Charles Blow: Men Can't Afford to Stay Silent Any Longer
Since dozens of women accused Harvey Weinstein of sexual harassment and assault, it's been open season on powerful men with histories of alleged abuse. These allegations are largely open secrets, whispered among female co-workers, and sometimes even reported to HR before being dismissed.
In his Monday column, Charles Blow examines why he, and so many other men, even men who consider themselves feminists, are continually shocked by how common this abuse of power is. He also re-commits to checking his own male privilege and being an ally for women, and asks his readers to do the same.
He explains that despite, having a daughter, and using his column to "regularly condemn sexism, misogyny, patriarchy and toxic masculinity," the shock resurfaces with each revelation. It's not because he's naive, or "because I don’t listen to women or believe them, but rather, I think, because a personally lived experience is a far cry from a passively learned experience."
After all, he continues, "I am a man. Six-foot-two, 200 lbs. Able-bodied, and physically fit. I move through the world with the privilege of never even considering the idea of being sexually assaulted or harassed." Still, Blow offers the same advice on sexism as he does on racism: "If you are not actively working to dismantle it, you are supporting it. It is not sufficient to simply not be a sexist yourself if you are a man. You must also recognize that you benefit from the system of sexism in ways to which you may not even be aware."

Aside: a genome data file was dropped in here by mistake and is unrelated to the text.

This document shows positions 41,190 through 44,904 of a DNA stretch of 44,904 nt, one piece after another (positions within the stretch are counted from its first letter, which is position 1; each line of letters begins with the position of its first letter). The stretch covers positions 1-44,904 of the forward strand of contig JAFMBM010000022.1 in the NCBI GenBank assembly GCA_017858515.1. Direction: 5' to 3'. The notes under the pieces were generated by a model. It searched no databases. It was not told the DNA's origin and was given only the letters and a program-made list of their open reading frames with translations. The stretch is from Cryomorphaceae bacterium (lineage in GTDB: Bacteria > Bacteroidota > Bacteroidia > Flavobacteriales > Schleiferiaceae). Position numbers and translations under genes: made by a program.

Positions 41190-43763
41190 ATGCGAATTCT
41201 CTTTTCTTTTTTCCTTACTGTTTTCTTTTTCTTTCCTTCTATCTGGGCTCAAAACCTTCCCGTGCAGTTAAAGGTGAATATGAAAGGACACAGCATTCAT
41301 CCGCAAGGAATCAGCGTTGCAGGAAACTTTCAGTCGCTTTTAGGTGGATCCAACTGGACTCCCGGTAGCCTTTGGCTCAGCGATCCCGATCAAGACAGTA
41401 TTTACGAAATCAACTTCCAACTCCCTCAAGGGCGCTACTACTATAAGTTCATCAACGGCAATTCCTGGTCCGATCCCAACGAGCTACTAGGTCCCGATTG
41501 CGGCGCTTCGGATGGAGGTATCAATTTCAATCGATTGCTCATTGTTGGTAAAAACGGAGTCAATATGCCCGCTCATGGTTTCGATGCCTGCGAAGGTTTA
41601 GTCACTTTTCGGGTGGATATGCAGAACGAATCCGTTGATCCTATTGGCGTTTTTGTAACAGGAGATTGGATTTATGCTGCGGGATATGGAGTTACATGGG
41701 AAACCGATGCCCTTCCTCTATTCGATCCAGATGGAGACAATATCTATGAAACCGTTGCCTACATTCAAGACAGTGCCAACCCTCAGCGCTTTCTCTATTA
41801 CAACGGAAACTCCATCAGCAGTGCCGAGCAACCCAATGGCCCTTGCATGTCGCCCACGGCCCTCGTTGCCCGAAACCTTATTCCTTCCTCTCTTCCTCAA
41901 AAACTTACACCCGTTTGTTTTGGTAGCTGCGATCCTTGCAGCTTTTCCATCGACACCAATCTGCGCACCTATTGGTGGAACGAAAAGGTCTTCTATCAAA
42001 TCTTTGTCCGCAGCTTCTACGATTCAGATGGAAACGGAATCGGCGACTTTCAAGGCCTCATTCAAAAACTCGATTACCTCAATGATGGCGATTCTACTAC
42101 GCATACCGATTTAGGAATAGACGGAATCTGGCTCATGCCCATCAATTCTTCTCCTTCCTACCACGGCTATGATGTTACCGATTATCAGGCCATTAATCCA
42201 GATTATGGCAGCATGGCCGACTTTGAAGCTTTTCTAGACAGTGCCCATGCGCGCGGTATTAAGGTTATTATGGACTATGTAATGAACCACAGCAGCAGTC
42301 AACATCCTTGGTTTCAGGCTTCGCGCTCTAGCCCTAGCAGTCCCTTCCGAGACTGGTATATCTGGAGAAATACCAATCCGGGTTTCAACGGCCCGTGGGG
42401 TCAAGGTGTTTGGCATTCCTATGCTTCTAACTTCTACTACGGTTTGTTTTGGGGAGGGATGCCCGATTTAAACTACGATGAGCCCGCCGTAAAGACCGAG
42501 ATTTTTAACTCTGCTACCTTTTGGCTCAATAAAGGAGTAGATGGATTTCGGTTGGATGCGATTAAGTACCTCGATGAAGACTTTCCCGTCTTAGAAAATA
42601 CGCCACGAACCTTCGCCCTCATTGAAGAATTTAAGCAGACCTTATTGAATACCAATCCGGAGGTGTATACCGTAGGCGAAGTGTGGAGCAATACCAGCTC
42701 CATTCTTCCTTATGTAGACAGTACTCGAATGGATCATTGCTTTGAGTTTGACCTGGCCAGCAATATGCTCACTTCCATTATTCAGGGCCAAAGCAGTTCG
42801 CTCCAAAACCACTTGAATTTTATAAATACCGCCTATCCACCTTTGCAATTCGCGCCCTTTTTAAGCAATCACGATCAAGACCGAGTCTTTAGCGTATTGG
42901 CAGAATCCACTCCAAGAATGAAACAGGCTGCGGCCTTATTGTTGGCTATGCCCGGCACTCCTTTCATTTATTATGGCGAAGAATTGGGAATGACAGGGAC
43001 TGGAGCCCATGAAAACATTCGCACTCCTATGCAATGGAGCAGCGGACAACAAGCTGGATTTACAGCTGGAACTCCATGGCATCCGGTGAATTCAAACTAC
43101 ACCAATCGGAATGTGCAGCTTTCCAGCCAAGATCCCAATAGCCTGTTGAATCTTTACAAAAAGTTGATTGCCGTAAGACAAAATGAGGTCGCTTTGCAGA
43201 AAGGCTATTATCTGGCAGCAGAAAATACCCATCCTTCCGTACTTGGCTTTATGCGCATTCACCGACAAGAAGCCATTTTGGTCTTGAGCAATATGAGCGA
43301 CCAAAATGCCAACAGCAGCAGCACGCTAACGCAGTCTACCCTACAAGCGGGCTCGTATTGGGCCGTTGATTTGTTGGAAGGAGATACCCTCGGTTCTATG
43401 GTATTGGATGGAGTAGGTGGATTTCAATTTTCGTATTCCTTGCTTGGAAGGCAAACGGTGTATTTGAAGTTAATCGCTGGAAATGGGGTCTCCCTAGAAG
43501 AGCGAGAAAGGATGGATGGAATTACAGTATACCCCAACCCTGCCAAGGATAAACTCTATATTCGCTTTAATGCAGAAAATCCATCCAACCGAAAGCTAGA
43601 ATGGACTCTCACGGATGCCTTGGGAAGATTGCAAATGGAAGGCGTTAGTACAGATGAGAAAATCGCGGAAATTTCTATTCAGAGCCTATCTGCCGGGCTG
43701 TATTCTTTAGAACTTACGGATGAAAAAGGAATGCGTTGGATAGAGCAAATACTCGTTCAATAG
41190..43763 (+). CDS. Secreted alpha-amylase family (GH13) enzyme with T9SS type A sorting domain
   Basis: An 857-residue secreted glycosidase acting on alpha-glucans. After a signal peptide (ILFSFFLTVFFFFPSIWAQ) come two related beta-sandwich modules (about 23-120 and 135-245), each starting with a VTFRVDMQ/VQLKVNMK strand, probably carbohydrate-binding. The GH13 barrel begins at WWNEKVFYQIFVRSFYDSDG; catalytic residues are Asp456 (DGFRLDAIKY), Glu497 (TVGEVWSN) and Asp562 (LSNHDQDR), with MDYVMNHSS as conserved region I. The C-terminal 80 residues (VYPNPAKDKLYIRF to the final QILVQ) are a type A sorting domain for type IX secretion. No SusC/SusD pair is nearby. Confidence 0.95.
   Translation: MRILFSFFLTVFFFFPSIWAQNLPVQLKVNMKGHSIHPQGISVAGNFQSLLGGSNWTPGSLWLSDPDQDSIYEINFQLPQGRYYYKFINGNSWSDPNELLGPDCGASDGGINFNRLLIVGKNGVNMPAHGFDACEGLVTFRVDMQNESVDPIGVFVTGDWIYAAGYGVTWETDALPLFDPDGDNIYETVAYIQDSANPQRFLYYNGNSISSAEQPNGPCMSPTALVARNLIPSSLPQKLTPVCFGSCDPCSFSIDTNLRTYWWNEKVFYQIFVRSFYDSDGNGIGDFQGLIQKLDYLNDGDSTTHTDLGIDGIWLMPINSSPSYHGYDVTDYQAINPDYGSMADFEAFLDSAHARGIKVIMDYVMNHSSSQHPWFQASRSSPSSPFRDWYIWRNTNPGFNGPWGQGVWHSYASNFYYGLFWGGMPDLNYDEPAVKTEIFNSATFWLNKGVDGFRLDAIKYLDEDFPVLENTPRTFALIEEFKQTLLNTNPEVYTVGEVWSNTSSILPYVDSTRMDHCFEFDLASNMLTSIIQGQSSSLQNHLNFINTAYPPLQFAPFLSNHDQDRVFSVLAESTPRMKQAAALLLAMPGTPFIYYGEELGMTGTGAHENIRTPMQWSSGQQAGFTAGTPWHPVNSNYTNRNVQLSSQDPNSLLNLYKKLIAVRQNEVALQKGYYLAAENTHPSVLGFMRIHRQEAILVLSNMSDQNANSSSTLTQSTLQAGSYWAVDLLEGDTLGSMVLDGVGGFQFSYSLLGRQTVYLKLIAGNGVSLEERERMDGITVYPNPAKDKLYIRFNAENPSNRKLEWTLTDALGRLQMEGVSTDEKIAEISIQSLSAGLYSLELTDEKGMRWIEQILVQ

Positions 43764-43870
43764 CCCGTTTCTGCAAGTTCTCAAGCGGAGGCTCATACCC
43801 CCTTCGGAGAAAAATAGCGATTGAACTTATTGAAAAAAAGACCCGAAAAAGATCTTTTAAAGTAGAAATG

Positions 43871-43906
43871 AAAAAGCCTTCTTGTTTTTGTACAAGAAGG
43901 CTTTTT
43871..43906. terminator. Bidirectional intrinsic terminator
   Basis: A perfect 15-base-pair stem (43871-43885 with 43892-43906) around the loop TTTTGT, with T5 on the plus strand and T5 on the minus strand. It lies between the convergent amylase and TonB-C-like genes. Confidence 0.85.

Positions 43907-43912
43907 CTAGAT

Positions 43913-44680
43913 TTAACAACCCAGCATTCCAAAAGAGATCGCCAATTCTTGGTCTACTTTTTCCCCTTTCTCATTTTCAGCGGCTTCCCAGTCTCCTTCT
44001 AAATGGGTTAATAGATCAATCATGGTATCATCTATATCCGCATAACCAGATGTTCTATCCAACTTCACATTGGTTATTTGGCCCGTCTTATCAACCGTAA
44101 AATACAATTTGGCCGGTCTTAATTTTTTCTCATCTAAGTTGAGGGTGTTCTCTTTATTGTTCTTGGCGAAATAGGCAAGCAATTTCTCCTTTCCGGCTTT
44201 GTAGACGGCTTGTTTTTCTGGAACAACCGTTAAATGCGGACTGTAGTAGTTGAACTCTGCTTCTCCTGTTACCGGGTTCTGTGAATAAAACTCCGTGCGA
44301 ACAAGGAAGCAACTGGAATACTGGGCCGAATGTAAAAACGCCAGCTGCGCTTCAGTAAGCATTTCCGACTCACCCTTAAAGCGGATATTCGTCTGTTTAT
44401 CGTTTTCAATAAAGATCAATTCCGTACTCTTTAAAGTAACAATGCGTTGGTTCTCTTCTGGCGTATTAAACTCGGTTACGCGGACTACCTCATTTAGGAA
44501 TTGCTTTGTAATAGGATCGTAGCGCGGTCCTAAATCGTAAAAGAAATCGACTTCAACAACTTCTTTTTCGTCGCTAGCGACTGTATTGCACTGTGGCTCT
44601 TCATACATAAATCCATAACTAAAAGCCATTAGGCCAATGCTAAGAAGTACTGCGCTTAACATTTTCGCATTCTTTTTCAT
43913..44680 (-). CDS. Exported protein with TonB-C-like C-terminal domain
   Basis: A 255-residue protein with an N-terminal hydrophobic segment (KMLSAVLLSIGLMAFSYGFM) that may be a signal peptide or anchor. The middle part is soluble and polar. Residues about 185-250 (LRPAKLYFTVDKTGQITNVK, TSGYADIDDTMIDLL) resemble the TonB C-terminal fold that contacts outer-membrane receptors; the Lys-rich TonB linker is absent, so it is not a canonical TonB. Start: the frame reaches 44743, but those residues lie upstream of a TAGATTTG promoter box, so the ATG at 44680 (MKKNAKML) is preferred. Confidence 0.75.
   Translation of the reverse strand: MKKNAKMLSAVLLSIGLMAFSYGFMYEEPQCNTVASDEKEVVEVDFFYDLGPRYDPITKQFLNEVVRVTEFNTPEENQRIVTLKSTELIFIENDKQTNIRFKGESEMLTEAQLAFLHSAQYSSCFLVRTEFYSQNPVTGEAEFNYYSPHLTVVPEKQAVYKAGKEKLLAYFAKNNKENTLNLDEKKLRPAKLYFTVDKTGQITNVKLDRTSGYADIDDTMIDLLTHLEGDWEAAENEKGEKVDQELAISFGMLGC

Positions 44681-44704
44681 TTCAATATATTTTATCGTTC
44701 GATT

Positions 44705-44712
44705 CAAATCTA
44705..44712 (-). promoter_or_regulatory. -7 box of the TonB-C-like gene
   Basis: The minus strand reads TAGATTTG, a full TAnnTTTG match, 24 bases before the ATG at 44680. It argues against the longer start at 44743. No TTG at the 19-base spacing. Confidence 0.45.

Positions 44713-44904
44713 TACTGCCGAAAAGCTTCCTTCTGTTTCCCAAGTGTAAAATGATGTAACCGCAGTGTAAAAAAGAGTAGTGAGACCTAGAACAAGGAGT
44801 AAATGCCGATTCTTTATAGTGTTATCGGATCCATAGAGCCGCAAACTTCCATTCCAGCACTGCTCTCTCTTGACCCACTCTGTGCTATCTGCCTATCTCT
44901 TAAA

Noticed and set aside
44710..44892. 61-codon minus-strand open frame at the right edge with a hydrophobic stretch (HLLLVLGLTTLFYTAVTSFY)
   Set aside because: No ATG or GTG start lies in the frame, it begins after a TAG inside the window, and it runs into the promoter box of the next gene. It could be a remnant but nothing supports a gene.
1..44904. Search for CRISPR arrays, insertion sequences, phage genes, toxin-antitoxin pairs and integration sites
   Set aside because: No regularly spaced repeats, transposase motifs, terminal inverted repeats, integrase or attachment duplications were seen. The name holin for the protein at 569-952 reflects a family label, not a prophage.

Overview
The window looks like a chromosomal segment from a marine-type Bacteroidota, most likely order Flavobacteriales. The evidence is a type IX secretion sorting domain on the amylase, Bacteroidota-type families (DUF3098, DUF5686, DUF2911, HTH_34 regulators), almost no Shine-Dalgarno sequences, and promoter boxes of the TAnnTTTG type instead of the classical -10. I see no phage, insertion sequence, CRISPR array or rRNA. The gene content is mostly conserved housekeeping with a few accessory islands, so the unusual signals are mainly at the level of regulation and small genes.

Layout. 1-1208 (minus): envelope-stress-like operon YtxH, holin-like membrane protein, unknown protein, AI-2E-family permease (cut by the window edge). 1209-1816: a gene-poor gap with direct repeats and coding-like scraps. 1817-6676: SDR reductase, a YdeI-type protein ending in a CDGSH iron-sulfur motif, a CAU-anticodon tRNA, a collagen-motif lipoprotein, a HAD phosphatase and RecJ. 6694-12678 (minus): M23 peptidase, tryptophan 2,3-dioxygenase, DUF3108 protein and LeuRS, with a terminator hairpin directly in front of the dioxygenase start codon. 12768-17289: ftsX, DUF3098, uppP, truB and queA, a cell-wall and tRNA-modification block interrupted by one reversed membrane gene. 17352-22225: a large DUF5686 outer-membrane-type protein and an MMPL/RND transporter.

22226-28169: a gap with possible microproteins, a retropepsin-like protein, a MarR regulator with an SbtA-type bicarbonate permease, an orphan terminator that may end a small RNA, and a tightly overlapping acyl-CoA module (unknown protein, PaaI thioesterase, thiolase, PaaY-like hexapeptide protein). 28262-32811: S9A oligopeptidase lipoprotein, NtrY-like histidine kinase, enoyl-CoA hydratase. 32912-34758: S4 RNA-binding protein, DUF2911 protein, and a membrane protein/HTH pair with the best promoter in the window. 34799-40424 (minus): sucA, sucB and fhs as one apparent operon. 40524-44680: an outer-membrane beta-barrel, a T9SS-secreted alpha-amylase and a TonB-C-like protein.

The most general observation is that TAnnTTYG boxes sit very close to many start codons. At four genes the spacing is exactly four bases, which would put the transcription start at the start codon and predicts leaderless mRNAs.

He knows this is not easy, especially for men who belong to marginalized groups:
Constant outrage is exhausting even about your own oppression. I am a black man in America. I’m worn threadbare dealing with the oppressions that men who look like me endure, from racially skewed mass incarceration to being the targets of police violence. I understand that all oppressions are, in some way, intersectional and connected to all other violence, that the empathic connections of ally-ship are multidirectional and reciprocal
In addition, he admits that we can never truly know another person's pain. But that's not an excuse not to try to help. In fact, Blow reminds us, "Acknowledging this deficiency — to yourself and to others — is a healthy and helpful first step."
After that comes the work of listening: "We have to stop, listen and receive other people’s experiences, validate those experiences and honor the feeling with which they are expressed. And we have to center the speaker and not the listener, center the person who lacks the privilege and not the one who possesses it."
From listening comes action. Blow leaves us with a pledge that everyone can follow: "I can advocate for cultural and policy changes that would make women’s lives better. And, I can forgive myself, I believe, for being shocked and saddened when something that I deeply understand intellectually is illustrated in ways that make me deeply understand it emotionally."